Tray’s enterprise-level infrastructure appears optimized for handling complex, high-volume automation scenarios without compromising speed. Make, while still fast for less demanding workloads, may encounter performance bottlenecks if pushed past a certain threshold. For businesses that require consistently fast execution of automations at scale, Tray seems the safer choice.

However, it’s worth noting that Make has released various performance improvements over the past year, indicating they are investing heavily in this area [3]. As the platform continues to mature, its speed and ability to handle heavy workloads will likely reach parity with Tray.

Developer Experience

Developer experience (DX) is crucial when evaluating and comparing automation platforms. A positive DX allows developers to be more engaged, productive, and satisfied when building workflows and integrations.

In terms of DX, Make offers a more intuitive and beginner-friendly approach through its visual drag-and-drop interface. This streamlined creation process requires less manual coding and allows developers to focus on workflow logic rather than syntax. According to research from Postman, drag-and-drop interfaces are a growing trend in improving DX by abstracting away unnecessary complexity (

However, Tray provides a more robust IDE-like experience for expert developers who prefer writing code. Its workspace allows for scripting workflows in various languages for added flexibility and control. As noted in research from Abhijeet Vaikar, experienced developers often favor interfaces that maximize their productivity over visual interfaces (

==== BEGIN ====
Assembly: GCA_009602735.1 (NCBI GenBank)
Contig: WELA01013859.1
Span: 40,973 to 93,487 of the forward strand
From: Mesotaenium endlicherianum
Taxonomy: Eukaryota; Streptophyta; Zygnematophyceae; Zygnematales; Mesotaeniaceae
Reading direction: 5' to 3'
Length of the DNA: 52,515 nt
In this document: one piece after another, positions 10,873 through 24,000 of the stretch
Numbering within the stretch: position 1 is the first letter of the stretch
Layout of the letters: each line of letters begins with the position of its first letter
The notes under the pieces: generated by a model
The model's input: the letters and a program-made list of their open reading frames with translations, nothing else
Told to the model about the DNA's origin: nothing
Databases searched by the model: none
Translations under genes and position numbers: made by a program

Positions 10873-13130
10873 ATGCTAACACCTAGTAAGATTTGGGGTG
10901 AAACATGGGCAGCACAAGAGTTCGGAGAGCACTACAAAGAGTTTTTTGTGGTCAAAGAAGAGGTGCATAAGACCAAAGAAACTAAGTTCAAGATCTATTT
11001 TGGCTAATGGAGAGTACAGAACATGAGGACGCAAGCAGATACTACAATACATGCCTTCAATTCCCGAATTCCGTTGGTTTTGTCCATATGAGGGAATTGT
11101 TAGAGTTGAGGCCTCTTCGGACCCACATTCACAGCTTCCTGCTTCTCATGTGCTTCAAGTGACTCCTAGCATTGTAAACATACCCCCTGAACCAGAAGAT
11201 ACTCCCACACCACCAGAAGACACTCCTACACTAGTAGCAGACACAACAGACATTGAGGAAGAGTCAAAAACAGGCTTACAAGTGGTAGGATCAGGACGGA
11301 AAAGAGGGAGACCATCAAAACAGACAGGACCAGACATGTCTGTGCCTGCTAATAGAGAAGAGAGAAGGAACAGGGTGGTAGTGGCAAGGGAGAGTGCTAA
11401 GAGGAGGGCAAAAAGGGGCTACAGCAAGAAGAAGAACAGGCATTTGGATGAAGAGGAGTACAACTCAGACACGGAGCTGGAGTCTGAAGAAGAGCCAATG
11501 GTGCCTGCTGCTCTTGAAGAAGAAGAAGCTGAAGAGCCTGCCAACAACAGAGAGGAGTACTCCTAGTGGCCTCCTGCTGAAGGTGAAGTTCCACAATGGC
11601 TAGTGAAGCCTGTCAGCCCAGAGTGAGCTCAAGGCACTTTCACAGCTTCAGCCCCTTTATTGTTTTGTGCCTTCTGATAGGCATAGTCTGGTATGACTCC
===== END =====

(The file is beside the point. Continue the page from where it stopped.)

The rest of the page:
Ultimately, Make offers a gentler learning curve for less technical users, while Tray caters to expert developers who value expansive capabilities over ease of use. Businesses should weigh their teams’ technical expertise and needs when assessing DX.

Brand Reputation

When it comes to brand reputation in the automation platform space, Make and Tray have built up strong name recognition and credibility among users. Make has established itself as a leader in ease-of-use and affordability, making it a go-to choice for small and medium businesses just getting started with automation. Their simple drag-and-drop interface is well-regarded for its user-friendliness. Tray, on the other hand, has built an excellent reputation for powerful, enterprise-grade capabilities suited for complex workflows and high volumes of data. Their robust feature set and scalability has made them a top choice among large corporations and high-growth startups. According to reviews on G2 Crowd, Make earns high marks for ease of use while Tray is favored for its advanced functionality and large app integration ecosystem. Both have accumulated many positive testimonials and success stories that demonstrate their ability to deliver automation value. However, Tray’s premium pricing and positioning may resonate more with large organizations, while Make’s affordability may give it an edge with budget-conscious SMBs. Ultimately, both platforms have succeeded in building trust and credibility within their target market segments.